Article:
The following is a guest post from Jennifer Leggio, a Forbes social media blogger and raconteur. Find more about Jennifer here: http://about.me/mediaphyter
I'll be the first to admit that I once called out social influence measurement to be, as they scientifically say, a bunch of hooey. After the deluge of self-proclaimed social media "gurus" in 2007-2008, I couldn't help but be skeptical. These influence measurement tools started as simple lists of users by network size and eventually grew to services like HubSpot's fun yet vapid TweetGrader. So, it's not surprising that when Klout was first introduced, I met it with the same eye-rolling skepticism that I gave to the others. "This is likely fun," I said to myself. "But probably not much more."
I feared what a lot of other cynics feared - yet another "popularity" tool for the social media “guru” squads to tout their own awesomeness. Over several months I watched people take advantage of the perks and post about their scores until curiosity got the best of me. Sure, I'll admit that it was fun to go in and see how my score would shift based on how often (or not) I used a social network. And, I did enjoy my mockery of Klout's ill-fitted influence topics (for example, Klout currently believes I am influential about oatmeal. I'm awaiting an offer from Quaker any day now, but I digress…). However, that does not mean that influence measurement tools are without merit, especially in today’s booming social business landscape. So, the question becomes: Was I wrong to be cynical or was I right to want them to do more? The answer is an ambiguous “yes.”
Remember the whole ROI and social media debacle? Sure you do, it’s still going. Companies were clamoring for proof of ROI for their social business investment, while the same merry band of social media “gurus” screamed, "What? Can't hear you! Social media is intangible!"
What does this have to do with influence measurement? Just hang in a bit longer. The foundation underneath both the influence and ROI debates is fear. In the ROI debate, people who truly didn't understand social business were trying to justify their existences. A common thread might be, "You can't measure this, but look at how many LIKES we got today?" and then, immediately cue the knees knocking and the teeth chattering. With influence measurement, you have the same fear. A common thread here might be, "You can't measure influence. Klout says my score is only 30, but really, I am way more popular because I go to tweet-ups." Narcissism notwithstanding, remove the fear and we can shine a spotlight on an activity that's not only growing in popularity because people can get free stuff, but because companies are starting to demand it, much like they started to demand social media ROI.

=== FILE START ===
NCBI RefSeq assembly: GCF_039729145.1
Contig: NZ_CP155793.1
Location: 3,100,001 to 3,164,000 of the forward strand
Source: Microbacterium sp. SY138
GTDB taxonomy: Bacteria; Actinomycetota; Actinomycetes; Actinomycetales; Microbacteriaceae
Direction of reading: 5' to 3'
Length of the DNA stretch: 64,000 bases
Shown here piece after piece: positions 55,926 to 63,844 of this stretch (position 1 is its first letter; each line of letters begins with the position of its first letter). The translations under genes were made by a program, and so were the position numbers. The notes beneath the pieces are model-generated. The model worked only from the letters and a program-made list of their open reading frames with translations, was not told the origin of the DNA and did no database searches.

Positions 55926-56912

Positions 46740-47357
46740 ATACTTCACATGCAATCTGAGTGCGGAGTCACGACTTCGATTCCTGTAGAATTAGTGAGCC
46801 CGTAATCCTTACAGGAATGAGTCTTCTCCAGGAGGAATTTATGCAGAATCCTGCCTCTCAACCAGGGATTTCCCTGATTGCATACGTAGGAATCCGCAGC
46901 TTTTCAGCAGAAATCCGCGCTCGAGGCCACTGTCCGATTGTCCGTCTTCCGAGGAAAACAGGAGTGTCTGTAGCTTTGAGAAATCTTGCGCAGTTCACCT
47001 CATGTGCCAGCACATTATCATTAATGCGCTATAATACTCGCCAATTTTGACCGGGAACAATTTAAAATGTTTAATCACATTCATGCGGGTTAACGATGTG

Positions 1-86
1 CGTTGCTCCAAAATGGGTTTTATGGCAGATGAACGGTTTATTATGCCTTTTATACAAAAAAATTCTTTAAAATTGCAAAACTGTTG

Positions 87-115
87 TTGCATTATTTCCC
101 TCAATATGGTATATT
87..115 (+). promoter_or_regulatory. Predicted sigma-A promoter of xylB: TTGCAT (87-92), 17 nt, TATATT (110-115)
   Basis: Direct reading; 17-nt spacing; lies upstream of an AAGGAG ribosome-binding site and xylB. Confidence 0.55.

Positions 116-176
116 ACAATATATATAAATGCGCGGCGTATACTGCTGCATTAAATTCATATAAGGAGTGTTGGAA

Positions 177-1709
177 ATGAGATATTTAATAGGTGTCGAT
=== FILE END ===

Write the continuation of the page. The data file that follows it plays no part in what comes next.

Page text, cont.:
Because so many companies want to see results for their output and the right kind of influenced action, social media marketers who ignore influence measurement will do so at their own peril. The days of “we got 100 random retweets!” as a milestone are, thankfully, gone. Don’t agree? I liken this to a good public relations strategy. In the olden days of PR, any news coverage could be considered helpful. If Bob’s News Magazine Weekly Times Post ran a direct duplicate of a press release, some PR folks might’ve cheered. PR agencies would pack clip books full of these types of posts. The days of “we got 100 random stories!” are gone. Companies want targeted, meaningful, third party discussions of their wares in the media. The same goes for social. And unlike publications where circulation and readership (though sometimes debatable metrics in their own right) dictate reach, influencers don’t come with their own numbers. Services like Klout and Sulia and others exist to help make sense of all of the madness.